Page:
[Skip to content] [Skip to main navigation] [Skip to user navigation] [Skip to global search] [Accessibility information] [Contact us]

Over the next few years the Horniman Museum and Gardens will be asking the question: What does it mean to be human?

In a major three-year development of its gallery spaces, the Horniman's world-renowned Anthropology collection will be redisplayed.

Celebrating the wonder and complexity of what it means to be human, visitors will encounter different ways of seeing the world through the display of exciting and inspiring objects from across the continents. The new spaces will allow visitors to see their own place among the variety and beauty of the world's many cultures, providing opportunity to reflect upon their own lives.

New gallery spaces

  • The central gallery space will be transformed, re-introducing daylight and recapturing the spirit of the original building. The gallery will house thousands of objects, many not seen by the public for many years.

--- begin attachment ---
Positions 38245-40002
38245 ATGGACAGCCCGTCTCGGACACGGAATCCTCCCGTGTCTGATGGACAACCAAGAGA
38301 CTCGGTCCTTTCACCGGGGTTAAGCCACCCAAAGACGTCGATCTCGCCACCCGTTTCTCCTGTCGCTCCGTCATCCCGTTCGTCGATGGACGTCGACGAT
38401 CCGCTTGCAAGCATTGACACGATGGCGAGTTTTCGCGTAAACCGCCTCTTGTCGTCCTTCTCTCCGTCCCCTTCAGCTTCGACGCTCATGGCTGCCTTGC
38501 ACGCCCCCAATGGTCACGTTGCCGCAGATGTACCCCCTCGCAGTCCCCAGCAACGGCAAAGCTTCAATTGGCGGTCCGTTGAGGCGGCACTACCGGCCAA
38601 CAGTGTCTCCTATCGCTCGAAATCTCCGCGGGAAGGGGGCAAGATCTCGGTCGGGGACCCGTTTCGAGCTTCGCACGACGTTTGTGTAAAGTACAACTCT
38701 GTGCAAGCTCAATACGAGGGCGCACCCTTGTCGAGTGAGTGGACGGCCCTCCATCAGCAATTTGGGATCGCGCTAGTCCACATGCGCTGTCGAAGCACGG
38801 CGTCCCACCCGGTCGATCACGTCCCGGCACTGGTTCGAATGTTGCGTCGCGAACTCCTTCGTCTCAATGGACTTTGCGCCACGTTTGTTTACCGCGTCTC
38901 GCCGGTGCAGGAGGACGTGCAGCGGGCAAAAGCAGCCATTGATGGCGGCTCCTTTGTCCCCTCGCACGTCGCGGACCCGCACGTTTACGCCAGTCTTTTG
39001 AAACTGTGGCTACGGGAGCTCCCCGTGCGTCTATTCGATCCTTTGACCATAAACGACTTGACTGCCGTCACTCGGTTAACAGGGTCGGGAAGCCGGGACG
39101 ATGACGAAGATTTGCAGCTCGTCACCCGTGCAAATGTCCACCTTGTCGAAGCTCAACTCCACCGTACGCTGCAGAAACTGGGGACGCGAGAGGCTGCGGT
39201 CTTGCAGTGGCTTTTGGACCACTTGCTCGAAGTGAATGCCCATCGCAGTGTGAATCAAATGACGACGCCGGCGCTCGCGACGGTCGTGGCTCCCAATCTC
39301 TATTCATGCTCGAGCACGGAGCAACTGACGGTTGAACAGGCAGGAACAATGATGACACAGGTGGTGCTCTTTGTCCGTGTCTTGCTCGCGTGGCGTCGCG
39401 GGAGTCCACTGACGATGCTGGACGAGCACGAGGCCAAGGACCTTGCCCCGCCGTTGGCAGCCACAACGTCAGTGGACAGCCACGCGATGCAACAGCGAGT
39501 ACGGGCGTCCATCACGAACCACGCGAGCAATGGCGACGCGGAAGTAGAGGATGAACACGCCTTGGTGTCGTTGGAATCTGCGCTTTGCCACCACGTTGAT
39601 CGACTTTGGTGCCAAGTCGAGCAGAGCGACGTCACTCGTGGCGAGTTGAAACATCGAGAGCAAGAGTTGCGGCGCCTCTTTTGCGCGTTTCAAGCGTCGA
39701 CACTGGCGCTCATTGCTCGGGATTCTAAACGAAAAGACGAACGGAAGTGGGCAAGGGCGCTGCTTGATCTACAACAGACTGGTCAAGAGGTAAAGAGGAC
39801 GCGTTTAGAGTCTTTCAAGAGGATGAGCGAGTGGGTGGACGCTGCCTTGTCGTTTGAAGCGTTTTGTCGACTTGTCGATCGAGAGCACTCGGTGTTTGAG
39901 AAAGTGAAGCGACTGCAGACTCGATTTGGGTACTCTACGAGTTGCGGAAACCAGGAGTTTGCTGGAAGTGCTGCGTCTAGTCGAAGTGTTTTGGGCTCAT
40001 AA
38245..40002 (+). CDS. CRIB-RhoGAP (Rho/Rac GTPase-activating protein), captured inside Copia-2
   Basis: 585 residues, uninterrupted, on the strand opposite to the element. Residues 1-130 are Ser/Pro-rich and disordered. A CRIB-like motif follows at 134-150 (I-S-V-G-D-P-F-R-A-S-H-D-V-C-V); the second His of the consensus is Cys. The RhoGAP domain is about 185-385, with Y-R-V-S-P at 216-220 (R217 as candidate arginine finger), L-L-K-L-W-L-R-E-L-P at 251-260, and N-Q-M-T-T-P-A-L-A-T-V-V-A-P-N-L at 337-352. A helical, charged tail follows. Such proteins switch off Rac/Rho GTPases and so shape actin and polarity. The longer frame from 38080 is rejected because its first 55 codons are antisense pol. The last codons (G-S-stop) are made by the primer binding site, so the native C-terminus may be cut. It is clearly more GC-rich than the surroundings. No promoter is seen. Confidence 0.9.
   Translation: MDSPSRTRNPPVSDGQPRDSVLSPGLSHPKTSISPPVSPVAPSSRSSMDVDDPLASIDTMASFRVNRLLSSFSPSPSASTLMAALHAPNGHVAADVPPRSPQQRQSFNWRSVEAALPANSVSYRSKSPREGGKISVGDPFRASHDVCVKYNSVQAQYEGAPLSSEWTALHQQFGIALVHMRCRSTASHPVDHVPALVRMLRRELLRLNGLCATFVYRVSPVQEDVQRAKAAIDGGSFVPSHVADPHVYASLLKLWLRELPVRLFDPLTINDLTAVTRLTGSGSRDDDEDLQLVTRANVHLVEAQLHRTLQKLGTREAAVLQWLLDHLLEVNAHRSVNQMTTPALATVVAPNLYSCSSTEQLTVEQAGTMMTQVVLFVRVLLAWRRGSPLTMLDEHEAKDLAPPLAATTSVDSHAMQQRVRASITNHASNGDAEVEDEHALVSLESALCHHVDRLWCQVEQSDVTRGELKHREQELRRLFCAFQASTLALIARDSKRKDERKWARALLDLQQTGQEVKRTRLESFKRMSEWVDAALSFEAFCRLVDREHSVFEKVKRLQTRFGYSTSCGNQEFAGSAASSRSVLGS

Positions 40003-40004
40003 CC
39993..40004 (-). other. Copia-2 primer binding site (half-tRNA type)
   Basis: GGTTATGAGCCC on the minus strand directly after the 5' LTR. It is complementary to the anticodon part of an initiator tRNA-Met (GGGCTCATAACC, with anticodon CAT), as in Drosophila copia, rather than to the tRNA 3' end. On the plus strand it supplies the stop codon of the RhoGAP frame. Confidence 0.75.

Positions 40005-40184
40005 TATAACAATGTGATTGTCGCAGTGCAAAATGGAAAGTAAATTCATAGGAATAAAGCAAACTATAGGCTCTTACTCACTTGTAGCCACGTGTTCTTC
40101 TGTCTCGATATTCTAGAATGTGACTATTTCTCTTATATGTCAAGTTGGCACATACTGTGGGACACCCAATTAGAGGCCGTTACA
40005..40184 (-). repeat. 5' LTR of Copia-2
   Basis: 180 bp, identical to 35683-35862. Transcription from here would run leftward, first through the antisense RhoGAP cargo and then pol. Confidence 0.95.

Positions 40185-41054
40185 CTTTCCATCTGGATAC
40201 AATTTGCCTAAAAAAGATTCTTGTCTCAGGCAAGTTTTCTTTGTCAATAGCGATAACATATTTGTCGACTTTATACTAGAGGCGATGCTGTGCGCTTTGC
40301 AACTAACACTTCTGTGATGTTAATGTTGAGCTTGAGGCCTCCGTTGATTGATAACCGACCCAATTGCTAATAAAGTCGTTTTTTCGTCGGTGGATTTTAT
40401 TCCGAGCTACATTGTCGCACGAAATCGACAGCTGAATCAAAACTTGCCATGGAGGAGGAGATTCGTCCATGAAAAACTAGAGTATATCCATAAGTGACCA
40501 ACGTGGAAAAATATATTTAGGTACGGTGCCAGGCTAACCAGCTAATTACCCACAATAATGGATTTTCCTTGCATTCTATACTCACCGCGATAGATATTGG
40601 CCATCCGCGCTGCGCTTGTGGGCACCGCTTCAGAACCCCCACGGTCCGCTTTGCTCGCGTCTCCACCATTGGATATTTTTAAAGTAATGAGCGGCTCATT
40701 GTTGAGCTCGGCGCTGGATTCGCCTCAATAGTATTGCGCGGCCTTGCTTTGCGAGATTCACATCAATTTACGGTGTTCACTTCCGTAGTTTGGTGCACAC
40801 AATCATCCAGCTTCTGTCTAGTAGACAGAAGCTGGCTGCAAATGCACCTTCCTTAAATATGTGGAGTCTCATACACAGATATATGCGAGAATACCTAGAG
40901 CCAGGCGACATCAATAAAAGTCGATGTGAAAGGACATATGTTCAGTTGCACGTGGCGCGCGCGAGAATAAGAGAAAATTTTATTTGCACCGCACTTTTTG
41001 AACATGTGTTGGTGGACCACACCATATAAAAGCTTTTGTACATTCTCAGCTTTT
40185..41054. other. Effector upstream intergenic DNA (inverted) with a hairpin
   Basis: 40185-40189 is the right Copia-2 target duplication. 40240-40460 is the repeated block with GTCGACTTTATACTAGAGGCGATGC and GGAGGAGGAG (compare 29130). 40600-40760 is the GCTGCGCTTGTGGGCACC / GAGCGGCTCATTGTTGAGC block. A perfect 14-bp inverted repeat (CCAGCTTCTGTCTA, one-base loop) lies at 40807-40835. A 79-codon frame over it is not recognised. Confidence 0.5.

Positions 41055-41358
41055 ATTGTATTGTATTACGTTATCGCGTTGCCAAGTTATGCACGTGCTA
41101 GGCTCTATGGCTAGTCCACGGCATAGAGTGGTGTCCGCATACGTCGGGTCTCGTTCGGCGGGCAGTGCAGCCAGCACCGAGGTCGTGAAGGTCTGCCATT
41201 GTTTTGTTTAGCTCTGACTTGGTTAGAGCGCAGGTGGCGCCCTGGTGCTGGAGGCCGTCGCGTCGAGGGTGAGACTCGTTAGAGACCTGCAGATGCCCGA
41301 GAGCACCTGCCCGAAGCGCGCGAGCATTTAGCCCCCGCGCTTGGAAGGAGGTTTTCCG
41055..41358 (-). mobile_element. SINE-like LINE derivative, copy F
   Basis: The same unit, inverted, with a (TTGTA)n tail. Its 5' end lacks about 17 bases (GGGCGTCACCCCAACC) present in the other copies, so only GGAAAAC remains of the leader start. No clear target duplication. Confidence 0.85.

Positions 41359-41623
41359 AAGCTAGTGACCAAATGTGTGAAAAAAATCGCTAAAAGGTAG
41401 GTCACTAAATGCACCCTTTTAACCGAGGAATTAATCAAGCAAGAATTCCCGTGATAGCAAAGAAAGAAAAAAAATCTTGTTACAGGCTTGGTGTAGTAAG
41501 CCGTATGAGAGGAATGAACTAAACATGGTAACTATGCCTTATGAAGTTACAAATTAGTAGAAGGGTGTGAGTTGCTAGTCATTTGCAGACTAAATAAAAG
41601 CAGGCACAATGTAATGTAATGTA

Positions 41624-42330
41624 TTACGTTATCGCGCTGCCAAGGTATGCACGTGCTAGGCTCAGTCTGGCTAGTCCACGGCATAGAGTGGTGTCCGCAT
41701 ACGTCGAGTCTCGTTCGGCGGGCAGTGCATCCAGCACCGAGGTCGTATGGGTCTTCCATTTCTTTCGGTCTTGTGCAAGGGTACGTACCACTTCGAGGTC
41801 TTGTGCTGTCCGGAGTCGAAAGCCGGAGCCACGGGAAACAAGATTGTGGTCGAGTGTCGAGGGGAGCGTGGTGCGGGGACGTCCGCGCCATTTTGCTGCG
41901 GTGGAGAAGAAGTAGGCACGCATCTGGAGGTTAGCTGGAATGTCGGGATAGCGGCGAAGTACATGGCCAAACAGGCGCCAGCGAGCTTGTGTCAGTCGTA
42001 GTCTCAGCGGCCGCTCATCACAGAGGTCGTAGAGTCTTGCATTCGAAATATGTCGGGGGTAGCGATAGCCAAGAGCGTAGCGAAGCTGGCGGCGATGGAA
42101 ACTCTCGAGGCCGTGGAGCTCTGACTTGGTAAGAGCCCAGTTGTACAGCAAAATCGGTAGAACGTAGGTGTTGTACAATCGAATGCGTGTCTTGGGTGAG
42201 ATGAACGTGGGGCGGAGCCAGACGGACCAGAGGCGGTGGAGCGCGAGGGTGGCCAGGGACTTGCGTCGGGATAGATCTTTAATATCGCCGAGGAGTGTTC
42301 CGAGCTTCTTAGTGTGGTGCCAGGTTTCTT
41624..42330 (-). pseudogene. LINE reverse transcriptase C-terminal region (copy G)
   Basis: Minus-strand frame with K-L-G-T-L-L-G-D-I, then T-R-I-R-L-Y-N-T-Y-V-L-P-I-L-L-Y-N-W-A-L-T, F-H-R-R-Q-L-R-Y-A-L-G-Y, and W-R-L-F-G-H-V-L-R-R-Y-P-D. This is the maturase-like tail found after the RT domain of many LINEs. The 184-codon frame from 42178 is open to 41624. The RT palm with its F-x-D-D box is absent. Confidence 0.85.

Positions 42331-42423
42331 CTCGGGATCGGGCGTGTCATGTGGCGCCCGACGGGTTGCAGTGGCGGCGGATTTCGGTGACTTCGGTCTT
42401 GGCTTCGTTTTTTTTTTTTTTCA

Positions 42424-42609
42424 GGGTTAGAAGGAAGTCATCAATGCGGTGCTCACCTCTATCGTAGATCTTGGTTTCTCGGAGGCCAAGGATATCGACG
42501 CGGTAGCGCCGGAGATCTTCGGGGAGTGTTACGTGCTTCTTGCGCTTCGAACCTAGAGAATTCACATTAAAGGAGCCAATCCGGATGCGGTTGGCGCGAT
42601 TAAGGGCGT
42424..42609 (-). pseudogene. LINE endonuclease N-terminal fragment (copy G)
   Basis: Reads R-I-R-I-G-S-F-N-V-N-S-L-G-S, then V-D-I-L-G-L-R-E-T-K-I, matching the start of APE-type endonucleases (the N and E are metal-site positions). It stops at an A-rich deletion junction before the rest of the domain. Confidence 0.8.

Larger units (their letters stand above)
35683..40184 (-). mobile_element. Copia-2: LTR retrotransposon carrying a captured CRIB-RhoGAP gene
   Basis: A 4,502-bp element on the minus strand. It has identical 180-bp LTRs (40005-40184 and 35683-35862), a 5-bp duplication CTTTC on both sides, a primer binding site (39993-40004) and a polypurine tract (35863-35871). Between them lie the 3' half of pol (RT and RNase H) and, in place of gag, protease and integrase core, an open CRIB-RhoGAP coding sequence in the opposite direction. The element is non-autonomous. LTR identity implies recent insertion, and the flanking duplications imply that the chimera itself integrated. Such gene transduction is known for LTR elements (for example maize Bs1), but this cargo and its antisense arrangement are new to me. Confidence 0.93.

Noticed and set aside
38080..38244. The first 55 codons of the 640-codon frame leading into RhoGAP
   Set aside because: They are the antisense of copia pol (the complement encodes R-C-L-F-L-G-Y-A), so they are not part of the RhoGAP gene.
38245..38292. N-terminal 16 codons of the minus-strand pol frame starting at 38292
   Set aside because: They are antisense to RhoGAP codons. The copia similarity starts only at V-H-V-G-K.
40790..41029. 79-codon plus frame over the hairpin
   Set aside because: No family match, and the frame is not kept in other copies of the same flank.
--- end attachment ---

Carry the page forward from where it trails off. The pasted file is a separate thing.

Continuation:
• The project will also tell the story of Frederick Horniman's inspirational founding vision, his early collections and his gift of the Museum and Gardens. 
  • These transformed displays of our existing collection will be complemented by a vibrant new Studio space. Artists, scientists and creative thinkers will work with visitors and communities, responding to both the collection and global issues.

The novelty, ambition and scope of the project will attract visitors from a great diversity of backgrounds and offer exciting opportunities for everyone to learn and share new ideas.

Project updates

Plans to create a World Gallery at the Horniman have received the green light, thanks to confirmed funding from the Heritage Lottery Fund (HLF). HLF has awarded £3.3m to the project, which will also fund a learning and engagement programme. The Horniman is raising a further £1.4m of funding to complete the project.

The new World Gallery will open in 2018 alongside a studio, home to a cutting-edge programme of performances and exhibitions inspired by the Horniman’s internationally important collections.

Supported by